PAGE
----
The output of NAND gate 100 is connected to the cathode of diode 119. The anode of diode 119 is coupled to ground. Diode 119 is used at the output of NAND gate 100 if the device implemented as NAND gate 100 can not source current when the gate output is in the low or logic "0" state.

The output of NAND gate 100 is also coupled to the cathode of zener diode 106. The anode of zener diode 106 is coupled to the base of transistor 108. Transistors 108 and 110 and their associated bias circuitry form a differential amplifier. Zener diode 106 provides the necessary source voltage translation function while the differential amplifier provides the source switch control function.

The base of transistor 108 is coupled through bias resistor 112 to an external power supply (not shown) which provides the negative reference voltage -VEE. The emitter of transistor 108 is also coupled to the reference voltage -VEE through bias resistor 114. The collector of transistor 108 is coupled to ground and another differential amplifier as described later.

The emitter of transistor 110 is coupled to the emitter transistor 108 with the reference voltage -VEE being provided to the emitter of transistor 110 through resistor 114. The base of transistor 110 is coupled to an external power supply (not shown) which provides the negative reference voltage -VBB. The base of transistor 110 is also coupled to ground through filter capacitor 116. The collector of transistor 110 is coupled to the source driver circuitry as described later.

The output of NOR gate 102 is connected to the anode of tie-up diode 118. The cathode of diode 118 is coupled to an external power supply (not shown) which provides the positive reference voltage +VCC. Diode 118 is used at the output of NOR gate 102 so as to limit positive voltage to a diode drop above +VCC. This is required if the NOR gate 102 is implemented with a device that cannot sink current in the logic "1" or high state.

The output of NOR gate 102 is also coupled to the anode of zener diode 120. The cathode of zener diode 120 is coupled to the base of transistor 122. Transistors 122 and 124 and their associated bias circuitry form a differential amplifier. Zener diode 120 provides the necessary sink voltage translation function while the differential amplifier provides the sink switch control function.

The base of transistor 122 is coupled through bias resistor 126 to the reference voltage +VEE provided by an external power supply (not shown). In addition, the reference voltage +VEE is coupled through resistor 128 to the emitters of transistors 122 and 124 which are tied together. The collector of transistor 122 is coupled to ground and the collector of transistor 108.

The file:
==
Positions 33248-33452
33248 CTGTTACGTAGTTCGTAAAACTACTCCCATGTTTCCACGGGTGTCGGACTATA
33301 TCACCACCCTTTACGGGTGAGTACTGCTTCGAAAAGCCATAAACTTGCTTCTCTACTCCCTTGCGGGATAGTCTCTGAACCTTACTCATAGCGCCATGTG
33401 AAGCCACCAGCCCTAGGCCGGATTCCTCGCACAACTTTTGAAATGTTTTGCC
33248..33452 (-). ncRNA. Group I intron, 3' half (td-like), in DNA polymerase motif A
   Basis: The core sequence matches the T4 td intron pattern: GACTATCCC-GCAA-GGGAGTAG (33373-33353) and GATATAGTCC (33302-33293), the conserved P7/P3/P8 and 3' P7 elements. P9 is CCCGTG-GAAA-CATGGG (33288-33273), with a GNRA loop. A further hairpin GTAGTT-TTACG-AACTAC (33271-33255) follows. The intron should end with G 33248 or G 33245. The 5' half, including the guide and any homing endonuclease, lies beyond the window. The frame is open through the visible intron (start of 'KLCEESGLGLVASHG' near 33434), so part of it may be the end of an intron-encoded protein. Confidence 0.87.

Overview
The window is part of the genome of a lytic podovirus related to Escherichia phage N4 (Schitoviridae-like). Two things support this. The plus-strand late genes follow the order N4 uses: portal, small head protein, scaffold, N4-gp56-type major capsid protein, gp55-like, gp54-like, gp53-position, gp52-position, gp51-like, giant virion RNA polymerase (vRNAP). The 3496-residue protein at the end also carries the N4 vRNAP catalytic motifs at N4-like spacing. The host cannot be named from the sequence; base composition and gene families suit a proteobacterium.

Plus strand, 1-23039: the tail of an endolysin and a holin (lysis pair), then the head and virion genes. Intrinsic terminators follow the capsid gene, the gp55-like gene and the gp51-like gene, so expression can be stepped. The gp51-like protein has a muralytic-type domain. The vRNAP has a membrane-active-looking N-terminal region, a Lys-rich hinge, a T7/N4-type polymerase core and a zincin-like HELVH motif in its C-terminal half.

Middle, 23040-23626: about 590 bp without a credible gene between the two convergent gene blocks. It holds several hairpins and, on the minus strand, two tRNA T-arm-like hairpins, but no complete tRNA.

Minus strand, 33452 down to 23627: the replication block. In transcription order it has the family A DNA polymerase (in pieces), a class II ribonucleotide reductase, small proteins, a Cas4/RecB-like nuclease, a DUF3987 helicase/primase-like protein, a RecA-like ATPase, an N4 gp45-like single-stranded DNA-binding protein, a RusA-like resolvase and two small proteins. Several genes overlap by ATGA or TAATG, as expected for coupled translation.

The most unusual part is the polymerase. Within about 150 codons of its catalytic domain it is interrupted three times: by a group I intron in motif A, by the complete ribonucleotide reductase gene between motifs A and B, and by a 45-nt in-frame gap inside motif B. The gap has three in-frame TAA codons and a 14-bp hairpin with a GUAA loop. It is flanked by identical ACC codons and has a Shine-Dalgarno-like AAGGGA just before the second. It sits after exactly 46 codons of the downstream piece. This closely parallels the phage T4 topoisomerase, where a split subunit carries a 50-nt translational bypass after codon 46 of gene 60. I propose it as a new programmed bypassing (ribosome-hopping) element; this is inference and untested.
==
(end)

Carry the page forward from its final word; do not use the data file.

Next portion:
The base of transistor 124 is coupled to an external power supply (not shown) which provides the reference voltage +VBB. The base of transistor 124 is also coupled to ground through filter capacitor 116. The collector of transistor 124 is coupled to the sink driver circuitry as described later.

The source differential amplifier circuitry is coupled to the source switching element which is comprised of drive transistor 132. In particular, the collector of transistor 110 of the source differential amplifier circuitry is coupled to the gate of a P-type MOSFET transistor used as driver transistor 132. The gate of transistor 132 is also coupled to one end of inductor 134. The other end of inductor 134 is coupled through resistor 136 to the source of transistor 132. The source of transistor 132 is coupled through capacitor 138 to ground. The other end of inductor 134 is coupled to the cathode of thyristor 140. The anode of thyristor 140 coupled to a programmable positive voltage power supply (not shown) which provides the reference voltage +PV.

The gate of thyristor 140 is coupled through resistor 142 to the source of transistor 132. The source of transistor 132 is also coupled through sense resistor 144 to the reference voltage +PV. Thyristor 140 is implemented in the circuit as the source overcurrent protection controller while sense resistor 144 functions as the source current sensor.

The sink differential amplifier circuitry is coupled to the sink switching element which is comprised of drive transistor 146. The collector of transistor 124 of the sink differential amplifier circuitry is coupled to the gate of an N-type MOSFET transistor used as drive transistor 146. The gate of transistor 146 is coupled to one end of inductor 148. The other end of inductor 148 is coupled through resistor 150 to the source of transistor 146. The source of transistor 146 is coupled through capacitor 152 to ground. The other end of inductor 148 is coupled to the anode of thyristor 154. The cathode of thyristor 154 coupled to a programmable negative voltage power supply (not shown) which provides the reference voltage -PV.